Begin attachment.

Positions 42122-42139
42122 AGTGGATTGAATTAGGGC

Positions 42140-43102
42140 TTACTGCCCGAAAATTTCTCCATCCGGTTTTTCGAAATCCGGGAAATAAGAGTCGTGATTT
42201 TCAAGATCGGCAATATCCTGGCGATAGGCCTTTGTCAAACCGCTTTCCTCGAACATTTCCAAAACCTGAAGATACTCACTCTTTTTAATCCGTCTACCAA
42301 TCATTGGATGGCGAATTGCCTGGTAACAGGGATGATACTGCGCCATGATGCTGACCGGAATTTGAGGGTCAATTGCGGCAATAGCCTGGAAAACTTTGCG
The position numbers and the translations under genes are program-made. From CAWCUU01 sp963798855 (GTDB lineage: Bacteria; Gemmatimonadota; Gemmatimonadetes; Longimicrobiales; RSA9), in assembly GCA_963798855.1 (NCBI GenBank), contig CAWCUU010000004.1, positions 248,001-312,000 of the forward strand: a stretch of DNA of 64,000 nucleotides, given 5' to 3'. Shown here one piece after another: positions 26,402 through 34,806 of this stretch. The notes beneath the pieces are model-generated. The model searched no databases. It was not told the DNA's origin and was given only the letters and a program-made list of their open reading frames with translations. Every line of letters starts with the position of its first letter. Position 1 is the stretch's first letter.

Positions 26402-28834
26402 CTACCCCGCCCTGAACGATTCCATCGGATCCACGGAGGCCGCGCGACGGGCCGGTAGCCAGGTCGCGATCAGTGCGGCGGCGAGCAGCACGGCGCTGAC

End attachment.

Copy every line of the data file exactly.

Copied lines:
Positions 42122-42139
42122 AGTGGATTGAATTAGGGC

Positions 42140-43102
42140 TTACTGCCCGAAAATTTCTCCATCCGGTTTTTCGAAATCCGGGAAATAAGAGTCGTGATTT
42201 TCAAGATCGGCAATATCCTGGCGATAGGCCTTTGTCAAACCGCTTTCCTCGAACATTTCCAAAACCTGAAGATACTCACTCTTTTTAATCCGTCTACCAA
42301 TCATTGGATGGCGAATTGCCTGGTAACAGGGATGATACTGCGCCATGATGCTGACCGGAATTTGAGGGTCAATTGCGGCAATAGCCTGGAAAACTTTGCG
The position numbers and the translations under genes are program-made. From CAWCUU01 sp963798855 (GTDB lineage: Bacteria; Gemmatimonadota; Gemmatimonadetes; Longimicrobiales; RSA9), in assembly GCA_963798855.1 (NCBI GenBank), contig CAWCUU010000004.1, positions 248,001-312,000 of the forward strand: a stretch of DNA of 64,000 nucleotides, given 5' to 3'. Shown here one piece after another: positions 26,402 through 34,806 of this stretch. The notes beneath the pieces are model-generated. The model searched no databases. It was not told the DNA's origin and was given only the letters and a program-made list of their open reading frames with translations. Every line of letters starts with the position of its first letter. Position 1 is the stretch's first letter.

Positions 26402-28834
26402 CTACCCCGCCCTGAACGATTCCATCGGATCCACGGAGGCCGCGCGACGGGCCGGTAGCCAGGTCGCGATCAGTGCGGCGGCGAGCAGCACGGCGCTGAC